For example, suppose you are monitoring a Web service that handles a billion transactions per day. At the end of each day, you want to report the k biggest transactions (or slowest, or any other superlative). One option is to store all transactions, sort them at the end of the day, and select the top k. That would take time proportional to n logn, and it would be very slow because we probably can’t fit a billion transactions in the memory of a single program. We would have to use an “out of core” sort algorithm. You can read about external sorting at

Using a bounded heap, we can do much better! Here’s how we will proceed:

  1. I’ll explain (unbounded) heap sort.
  2. You’ll implement it.
  3. I’ll explain bounded heap sort and analyze it.

To understand heap sort, you have to understand a heap, which is a data structure similar to a binary search tree (BST). Here are the differences:

  • In a BST, every node, x, has the “BST property”: all nodes in the left subtree of x are less than x and all nodes in the right subtree are greater than x.
  • In a heap, every node, x, has the “heap property”: all nodes in both subtrees of x are greater than x.
  • Heaps are like balanced BSTs; when you add or remove elements, they do some extra work to rebalance the tree. As a result, they can be implemented efficiently using an array of elements.

The smallest element in a heap is always at the root, so we can find it in constant time. Adding and removing elements from a heap takes time proportional to the height of the tree h. And because the heap is always balanced, h is proportional to logn. You can read more about heaps at

The Java PriorityQueue is implemented using a heap. PriorityQueue provides the methods specified in the Queue interface, including offer and poll:

  • offer: Adds an element to the queue, updating the heap so that every node has the “heap property”. Takes logn time.
  • poll: Removes the smallest element in the queue from the root and updates the heap. Takes logn time.

Given a PriorityQueue, you can easily sort of a collection of n elements like this:

  1. Add all elements of the collection to a PriorityQueue using offer.
  2. Remove the elements from the queue using poll and add them to a List.

Because poll returns the smallest element remaining in the queue, the elements are added to the List in ascending order. This way of sorting is called heap sort (see

Adding n elements to the queue takes n logn time. So does removing n elements. So the run time for heap sort is O(n logn).

In the repository for this book, in you’ll find the outline of a method called heapSort. Fill it in and then run ant ListSorterTest to confirm that it works.

17.6  Bounded heap

A bounded heap is a heap that is limited to contain at most k elements. If you have n elements, you can keep track of the k largest elements like this:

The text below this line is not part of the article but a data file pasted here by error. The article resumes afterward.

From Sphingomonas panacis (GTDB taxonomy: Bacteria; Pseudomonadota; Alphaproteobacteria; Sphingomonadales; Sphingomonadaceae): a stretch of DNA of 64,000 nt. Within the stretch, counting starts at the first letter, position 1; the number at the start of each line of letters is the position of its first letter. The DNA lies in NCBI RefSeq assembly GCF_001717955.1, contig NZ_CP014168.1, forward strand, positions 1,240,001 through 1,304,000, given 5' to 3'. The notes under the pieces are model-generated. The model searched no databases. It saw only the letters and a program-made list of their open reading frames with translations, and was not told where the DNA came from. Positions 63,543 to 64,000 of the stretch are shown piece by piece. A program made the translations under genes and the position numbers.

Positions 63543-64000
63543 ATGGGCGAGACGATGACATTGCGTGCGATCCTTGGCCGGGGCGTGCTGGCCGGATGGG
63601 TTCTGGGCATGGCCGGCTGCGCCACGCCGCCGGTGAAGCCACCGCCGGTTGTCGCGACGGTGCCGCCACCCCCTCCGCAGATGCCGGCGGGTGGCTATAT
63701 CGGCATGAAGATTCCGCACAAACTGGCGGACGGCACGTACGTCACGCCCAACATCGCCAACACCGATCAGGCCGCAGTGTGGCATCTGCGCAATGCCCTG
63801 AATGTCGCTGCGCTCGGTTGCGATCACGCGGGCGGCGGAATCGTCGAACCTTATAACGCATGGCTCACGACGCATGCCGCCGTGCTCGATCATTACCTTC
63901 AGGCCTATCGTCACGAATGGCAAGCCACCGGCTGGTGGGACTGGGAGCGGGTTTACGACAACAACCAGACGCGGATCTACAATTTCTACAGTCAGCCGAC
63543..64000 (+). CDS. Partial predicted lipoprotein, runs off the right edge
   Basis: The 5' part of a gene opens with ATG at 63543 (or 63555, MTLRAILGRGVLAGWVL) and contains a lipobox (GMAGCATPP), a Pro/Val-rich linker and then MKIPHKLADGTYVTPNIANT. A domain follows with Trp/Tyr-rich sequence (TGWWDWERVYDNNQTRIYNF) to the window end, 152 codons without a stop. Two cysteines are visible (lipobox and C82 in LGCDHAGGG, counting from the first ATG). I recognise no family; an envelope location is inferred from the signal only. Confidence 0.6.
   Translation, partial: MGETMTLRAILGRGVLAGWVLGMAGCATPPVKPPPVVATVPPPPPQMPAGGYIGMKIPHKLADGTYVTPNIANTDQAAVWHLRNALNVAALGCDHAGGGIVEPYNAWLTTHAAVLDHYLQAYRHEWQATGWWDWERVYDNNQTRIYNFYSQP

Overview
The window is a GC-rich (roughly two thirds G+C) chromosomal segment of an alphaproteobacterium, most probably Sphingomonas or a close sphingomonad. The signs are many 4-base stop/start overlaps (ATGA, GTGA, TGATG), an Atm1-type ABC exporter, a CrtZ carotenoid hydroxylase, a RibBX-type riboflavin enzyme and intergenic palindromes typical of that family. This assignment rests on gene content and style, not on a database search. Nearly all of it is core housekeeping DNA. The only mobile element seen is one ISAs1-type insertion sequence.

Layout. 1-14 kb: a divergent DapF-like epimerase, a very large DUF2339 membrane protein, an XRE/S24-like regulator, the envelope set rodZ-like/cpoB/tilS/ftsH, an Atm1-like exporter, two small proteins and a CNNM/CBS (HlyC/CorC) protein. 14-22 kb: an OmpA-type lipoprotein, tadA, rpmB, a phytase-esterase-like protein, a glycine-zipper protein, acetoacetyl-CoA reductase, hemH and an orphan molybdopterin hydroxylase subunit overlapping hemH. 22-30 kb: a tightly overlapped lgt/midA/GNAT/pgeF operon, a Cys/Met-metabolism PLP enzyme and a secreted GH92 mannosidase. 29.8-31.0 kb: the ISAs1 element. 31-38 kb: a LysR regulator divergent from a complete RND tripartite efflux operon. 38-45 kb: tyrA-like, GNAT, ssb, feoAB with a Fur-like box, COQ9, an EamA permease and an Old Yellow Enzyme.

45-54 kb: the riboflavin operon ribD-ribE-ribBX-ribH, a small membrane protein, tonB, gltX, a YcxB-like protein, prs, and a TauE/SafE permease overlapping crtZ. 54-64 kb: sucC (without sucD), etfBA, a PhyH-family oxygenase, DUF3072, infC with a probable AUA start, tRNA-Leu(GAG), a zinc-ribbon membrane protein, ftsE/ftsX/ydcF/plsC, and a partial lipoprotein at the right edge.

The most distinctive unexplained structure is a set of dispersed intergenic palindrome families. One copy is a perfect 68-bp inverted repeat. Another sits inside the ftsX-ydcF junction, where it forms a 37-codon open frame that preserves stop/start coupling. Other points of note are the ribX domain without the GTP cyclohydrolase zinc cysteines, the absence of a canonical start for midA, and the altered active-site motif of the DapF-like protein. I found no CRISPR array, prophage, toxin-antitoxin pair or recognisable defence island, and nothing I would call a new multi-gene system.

Initially, the heap is empty. For each element, x:

  • Branch 1: If the heap is not full, add x to the heap.
  • Branch 2: If the heap is full, compare x to the smallest element in the heap. If x is smaller, it cannot be one of the largest k elements, so you can discard it.
  • Branch 3: If the heap is full and x is greater than the smallest element in the heap, remove the smallest element from the heap and add x.

Using a heap with the smallest element at the top, we can keep track of the largest k elements. Let’s analyze the performance of this algorithm. For each element, we perform one of:

  • Branch 1: Adding an element to the heap is O(logk).
  • Branch 2: Finding the smallest element in the heap is O(1).
  • Branch 3: Removing the smallest element is O(logk). Adding x is also O(logk).

In the worst case, if the elements appear in ascending order, we always run Branch 3. In that case, the total time to process n elements is O(n logk), which is linear in n.

In you’ll find the outline of a method called topK that takes a List, a Comparator, and an integer k. It should return the k largest elements in the List in ascending order. Fill it in and then run ant   ListSorterTest to confirm that it works.

17.7  Space complexity

Until now we have talked a lot about run time analysis, but for many algorithms we are also concerned about space. For example, one of the drawbacks of merge sort is that it makes copies of the data. In our implementation, the total amount of space it allocates is O(n logn). With a more clever implementation, you can get the space requirement down to O(n).

In contrast, insertion sort doesn’t copy the data because it sorts the elements in place. It uses temporary variables to compare two elements at a time, and it uses a few other local variables. But its space use doesn’t depend on n.

Our implementation of heap sort creates a new PriorityQueue to store the elements, so the space is O(n); but if you are allowed to sort the list in place, you can run heap sort with O(1) space.

One of the benefits of the bounded heap algorithm you just implemented is that it only needs space proportional to k (the number of elements we want to keep), and k is often much smaller than n.

Software developers tend to pay more attention to run time than space, and for many applications, that’s appropriate. But for large datasets, space can be just as important or more so. For example:

  1. If a dataset doesn’t fit into the memory of one program, the run time often increases dramatically, or it might not run at all. If you choose an algorithm that needs less space, and that makes it possible to fit the computation into memory, it might run much faster. In the same vein, a program that uses less space might make better use of CPU caches and run faster (see
  2. On a server that runs many programs at the same time, if you can reduce the space needed for each program, you might be able to run more programs on the same server, which reduces hardware and energy costs.

So those are some reasons you should know at least a little bit about the space needs of algorithms.